Monday, June 10, 2013

Being One of a Kind

 My Mom used to tell me that I was one of a kind. I knew she meant that I was not like my two sisters – who were one year older and one year younger than me. And I knew that she meant that I was different from the other folks my age as well.

I was always unique and marched to the beat of my own drummer. I read thousands of books, even ones the county librarian tried to talk me out of and called my Mom about.  I was a feminist in 1970's redneck West Texas. I wore a t-shirt that read, “A woman needs a man, like a fish needs a bicycle.” I did not follow the crowd and made my own way. I was certain that following the crowd was wrong and that I was supposed to do something different.

It was not always easy. I was teased and made fun of at times. I was made to feel different and was, on more than one occasion, taunted fairly viciously. It was not fun. Growing up different is tough. No matter the reason one finds themselves being considered different – gender, theology, sexual orientation, religion, wealth, educational level, political beliefs, physical abilities, family issues, philosophy, size, clothing choices, gender identity, age, or whatever.

But despite that, marching to my own drummer has continued to be my style all of these years. Sometimes it has made me feel alone, sometimes it has made me feel extremely powerful, and sometimes it has made me just feel different.

Recently I read a story about a whale called “52 Hertz.” This whale has been tracked for years and goes his own way. He does not follow the normal migration pattern of other whales of his “kind.” He makes whale sounds that are on a different frequency than other whales – hence the name 52 Hertz. He was discovered about 20 years ago and continues to make his unique sounding whale call – and there seems to be no answer.

This whale is one of a kind. His sound is one of a kind. He swims the ocean alone, perhaps malformed or maybe a hybrid of two other forms of whales. He is alone – one of a kind – doing his own thing.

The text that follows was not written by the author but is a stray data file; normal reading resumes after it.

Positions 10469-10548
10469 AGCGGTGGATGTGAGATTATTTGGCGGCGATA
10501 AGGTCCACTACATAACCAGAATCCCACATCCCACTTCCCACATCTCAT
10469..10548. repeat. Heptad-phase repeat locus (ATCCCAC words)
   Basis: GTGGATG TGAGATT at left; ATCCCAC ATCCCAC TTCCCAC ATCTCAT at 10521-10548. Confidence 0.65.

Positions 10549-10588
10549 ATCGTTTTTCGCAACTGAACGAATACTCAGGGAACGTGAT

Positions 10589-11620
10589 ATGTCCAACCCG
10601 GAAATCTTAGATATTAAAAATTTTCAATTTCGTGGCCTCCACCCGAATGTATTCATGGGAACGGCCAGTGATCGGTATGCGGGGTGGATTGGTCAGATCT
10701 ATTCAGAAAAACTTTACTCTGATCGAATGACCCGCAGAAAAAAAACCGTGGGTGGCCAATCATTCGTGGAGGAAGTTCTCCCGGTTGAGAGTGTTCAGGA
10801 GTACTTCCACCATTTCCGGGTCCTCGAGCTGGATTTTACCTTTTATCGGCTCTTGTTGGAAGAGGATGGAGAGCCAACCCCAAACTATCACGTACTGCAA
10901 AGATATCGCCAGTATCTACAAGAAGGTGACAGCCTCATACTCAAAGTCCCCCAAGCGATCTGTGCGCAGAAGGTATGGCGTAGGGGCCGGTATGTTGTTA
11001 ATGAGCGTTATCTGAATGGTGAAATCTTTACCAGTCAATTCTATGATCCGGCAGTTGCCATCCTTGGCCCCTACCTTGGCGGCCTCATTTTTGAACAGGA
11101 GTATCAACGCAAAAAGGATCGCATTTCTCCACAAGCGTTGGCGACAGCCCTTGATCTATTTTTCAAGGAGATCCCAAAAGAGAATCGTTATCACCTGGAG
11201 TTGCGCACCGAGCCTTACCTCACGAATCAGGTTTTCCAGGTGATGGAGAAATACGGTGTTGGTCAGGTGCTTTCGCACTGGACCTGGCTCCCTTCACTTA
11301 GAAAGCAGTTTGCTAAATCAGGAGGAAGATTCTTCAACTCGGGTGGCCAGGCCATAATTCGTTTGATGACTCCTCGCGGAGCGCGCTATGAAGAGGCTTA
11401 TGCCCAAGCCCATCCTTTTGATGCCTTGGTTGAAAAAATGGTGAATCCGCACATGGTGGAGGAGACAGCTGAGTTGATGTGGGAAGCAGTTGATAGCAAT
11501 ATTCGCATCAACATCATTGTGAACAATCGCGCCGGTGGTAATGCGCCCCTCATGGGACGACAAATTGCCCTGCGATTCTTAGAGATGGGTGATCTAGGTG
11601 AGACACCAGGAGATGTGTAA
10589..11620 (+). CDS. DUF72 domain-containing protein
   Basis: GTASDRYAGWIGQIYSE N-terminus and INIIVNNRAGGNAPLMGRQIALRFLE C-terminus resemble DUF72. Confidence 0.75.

We have no way to know if he is lonely or depressed or enjoying his unique nature, but songs and stories have been written about his isolation and loneliness anyway.

You would think that receiving no answer to his unique whale song for decades would mean he might stop – but he doesn’t. He keeps on singing on his own frequency. And he keeps on swimming the North Pacific alone.
One of the amazing things about my own journey is that I have found others who are “one of a kind” as well. We have found each other – through our own “whale song” of sorts and we have found community in each other as we swim. Sometimes they stay for short periods and sometimes for longer. But I keep looking for the other “one of a kind” folks out there.

52 Hertz goes on and on – alone in the world.  He keeps on calling in his unique tone but for whatever reason he never receives a reply. I wonder if he just hasn’t found the way to talk in a way that others like him can understand. Maybe he’s just not accepted because he is so different. I pray for him to find peace and happiness – whatever that looks like for 52 Hertz. And maybe he is happy – we have no way of knowing what he feels. But I know what it felt like growing up as a “one of a kind” person. Luckily I have found peace and happiness.

And I pray for you to find that as well. I pray for you to find someone who can hear your whale song. Whether you feel like you will never be accepted or have already found others – keep calling … keep swimming. There are others out there listening.